Publicado: Mier, Noviembre 07, 2018
Global | Por Milagro Delgado

Colleagues mourn Australian doctor killed by shark - 'we are deeply saddened'

Colleagues mourn Australian doctor killed by shark - 'we are deeply saddened'

The man bitten on Monday suffered severe injuries in his legs and arm, and was resuscitated before being transferred to hospital, a spokesman for the Queensland Ambulance Service said.

Whitsunday Police are interviewing witnesses to the incident and will use this information to prepare a report for the Coroner.

The 33-year-old victim was among 10 friends who set out from Airlie Beach on the Queensland state mainland aboard a rented yacht for a five-day cruise through the idyllic Whitsunday Islands, police inspector Steve O'Connell said.

Shark control equipment had been temporarily placed in Cid Harbour following the first two attacks but was removed on September 27 after the potentially risky sharks were removed.

The Queensland Police Service extends its sympathies to the deceased man's loved ones at this hard time.

An Australian man has died after being attacked by a shark at a popular tourist spot in Queensland.

It was the third shark attack in the harbour since two others were mauled in the space of 24 hours in September, but a rescue crewman who arrived on the scene at about 7pm described it as "the worst one yet". "It's just - the injuries were so severe", he added.

"Definitely one of the more hard ones for everyone involved", McCauley said. "A lot of blood, a lot of confusion", he said.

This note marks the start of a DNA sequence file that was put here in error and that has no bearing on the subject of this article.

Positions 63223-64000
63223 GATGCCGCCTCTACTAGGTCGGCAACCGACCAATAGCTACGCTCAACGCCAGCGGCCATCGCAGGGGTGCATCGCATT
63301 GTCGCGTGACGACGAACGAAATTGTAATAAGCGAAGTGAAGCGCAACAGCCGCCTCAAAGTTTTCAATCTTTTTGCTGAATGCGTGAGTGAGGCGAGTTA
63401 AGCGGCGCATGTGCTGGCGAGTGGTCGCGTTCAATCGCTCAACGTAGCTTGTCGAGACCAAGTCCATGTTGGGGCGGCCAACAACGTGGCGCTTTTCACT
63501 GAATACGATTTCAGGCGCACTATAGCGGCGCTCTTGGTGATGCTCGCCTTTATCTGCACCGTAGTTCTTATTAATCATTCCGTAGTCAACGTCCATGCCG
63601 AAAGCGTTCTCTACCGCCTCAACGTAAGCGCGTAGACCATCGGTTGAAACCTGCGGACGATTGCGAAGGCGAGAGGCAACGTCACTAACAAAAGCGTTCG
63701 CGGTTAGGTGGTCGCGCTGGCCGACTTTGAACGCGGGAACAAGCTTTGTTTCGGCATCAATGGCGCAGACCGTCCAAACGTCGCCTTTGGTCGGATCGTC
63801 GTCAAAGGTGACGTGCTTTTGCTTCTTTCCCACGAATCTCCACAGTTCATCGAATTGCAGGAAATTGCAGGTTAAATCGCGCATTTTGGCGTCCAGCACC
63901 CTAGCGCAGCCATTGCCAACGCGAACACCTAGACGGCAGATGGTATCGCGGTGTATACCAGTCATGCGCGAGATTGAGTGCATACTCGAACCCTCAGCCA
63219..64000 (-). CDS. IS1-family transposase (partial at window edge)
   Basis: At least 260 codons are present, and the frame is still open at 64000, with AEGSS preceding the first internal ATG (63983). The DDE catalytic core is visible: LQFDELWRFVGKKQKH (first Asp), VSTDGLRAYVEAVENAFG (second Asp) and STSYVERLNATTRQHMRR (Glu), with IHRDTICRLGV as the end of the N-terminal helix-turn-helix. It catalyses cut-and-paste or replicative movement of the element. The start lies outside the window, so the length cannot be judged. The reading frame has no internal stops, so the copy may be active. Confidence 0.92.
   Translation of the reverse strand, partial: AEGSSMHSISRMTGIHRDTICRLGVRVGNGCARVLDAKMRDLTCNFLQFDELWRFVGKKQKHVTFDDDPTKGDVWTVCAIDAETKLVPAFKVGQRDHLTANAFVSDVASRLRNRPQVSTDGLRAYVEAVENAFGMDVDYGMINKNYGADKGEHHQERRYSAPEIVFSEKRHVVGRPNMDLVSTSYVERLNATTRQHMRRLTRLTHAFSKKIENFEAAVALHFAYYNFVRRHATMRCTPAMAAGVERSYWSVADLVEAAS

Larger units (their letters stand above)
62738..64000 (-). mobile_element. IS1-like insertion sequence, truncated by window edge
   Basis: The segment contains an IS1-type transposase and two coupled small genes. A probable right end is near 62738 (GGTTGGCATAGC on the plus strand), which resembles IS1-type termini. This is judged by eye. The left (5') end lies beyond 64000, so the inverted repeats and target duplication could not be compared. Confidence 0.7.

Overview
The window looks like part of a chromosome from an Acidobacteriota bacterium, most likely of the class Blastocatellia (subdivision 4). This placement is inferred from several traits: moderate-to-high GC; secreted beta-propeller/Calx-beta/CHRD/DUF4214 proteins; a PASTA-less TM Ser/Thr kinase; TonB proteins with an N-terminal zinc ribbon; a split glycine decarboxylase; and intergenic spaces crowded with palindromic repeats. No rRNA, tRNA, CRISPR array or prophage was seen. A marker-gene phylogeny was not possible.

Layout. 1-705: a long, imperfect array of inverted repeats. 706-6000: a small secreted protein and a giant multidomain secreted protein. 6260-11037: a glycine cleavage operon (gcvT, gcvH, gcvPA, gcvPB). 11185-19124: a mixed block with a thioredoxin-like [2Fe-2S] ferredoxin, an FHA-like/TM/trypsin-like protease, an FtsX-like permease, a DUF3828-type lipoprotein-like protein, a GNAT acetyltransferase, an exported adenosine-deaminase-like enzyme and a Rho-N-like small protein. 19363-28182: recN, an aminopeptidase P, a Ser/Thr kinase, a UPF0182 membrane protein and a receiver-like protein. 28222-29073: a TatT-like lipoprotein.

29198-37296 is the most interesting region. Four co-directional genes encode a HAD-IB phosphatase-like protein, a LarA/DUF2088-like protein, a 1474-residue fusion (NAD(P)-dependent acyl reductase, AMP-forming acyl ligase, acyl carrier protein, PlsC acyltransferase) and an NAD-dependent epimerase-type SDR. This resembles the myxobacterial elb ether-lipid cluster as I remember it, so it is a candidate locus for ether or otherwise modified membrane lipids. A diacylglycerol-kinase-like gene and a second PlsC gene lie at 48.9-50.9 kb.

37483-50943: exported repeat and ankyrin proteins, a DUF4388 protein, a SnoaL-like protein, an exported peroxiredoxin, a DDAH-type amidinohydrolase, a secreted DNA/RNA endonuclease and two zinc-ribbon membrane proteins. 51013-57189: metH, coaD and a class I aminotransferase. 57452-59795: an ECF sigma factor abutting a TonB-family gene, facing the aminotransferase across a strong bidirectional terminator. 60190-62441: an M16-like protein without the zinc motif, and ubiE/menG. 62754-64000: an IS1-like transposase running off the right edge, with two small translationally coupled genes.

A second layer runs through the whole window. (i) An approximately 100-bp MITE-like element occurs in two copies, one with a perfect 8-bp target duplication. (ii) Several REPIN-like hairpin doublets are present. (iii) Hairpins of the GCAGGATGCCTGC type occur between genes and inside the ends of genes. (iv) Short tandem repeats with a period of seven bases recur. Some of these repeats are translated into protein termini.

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Cid Harbour, located in north Queensland's idealic tourism hotspot the Whitsunday Islands, has recently become notorious for shark attacks following the mauling of two people in September this year.

The latest attack comes after a woman and young girl were both bitten by sharks while swimming in waters in Cid Harbour two months ago.

Less than a day earlier, 46-year-old Tasmanian tourist Justine Barwick suffered a major injury to her upper left thigh.

Dr Chapman said a number of factors including the movement and number of bait fish in the area, water temperature and increased rainfall could have played a role in a rising shark presence around Cid Harbour.

Local dive boat operator Tony Fontes said it was important the industry was open about the warnings but that he had not seen any negative impacts since the first attack in September.

Tourism Minister Kate Jones says expert advice suggests drumlines are not the most effective method of controlling shark populations.

Fisheries Minister Mark Furner said in the statement that the harbor is a popular site to moor boats and the disposal of food scraps could attract sharks.

"We really need to be smarter than what we have been and actually learn from these things as opposed to just going out and killing animals", Dr Chapman said.

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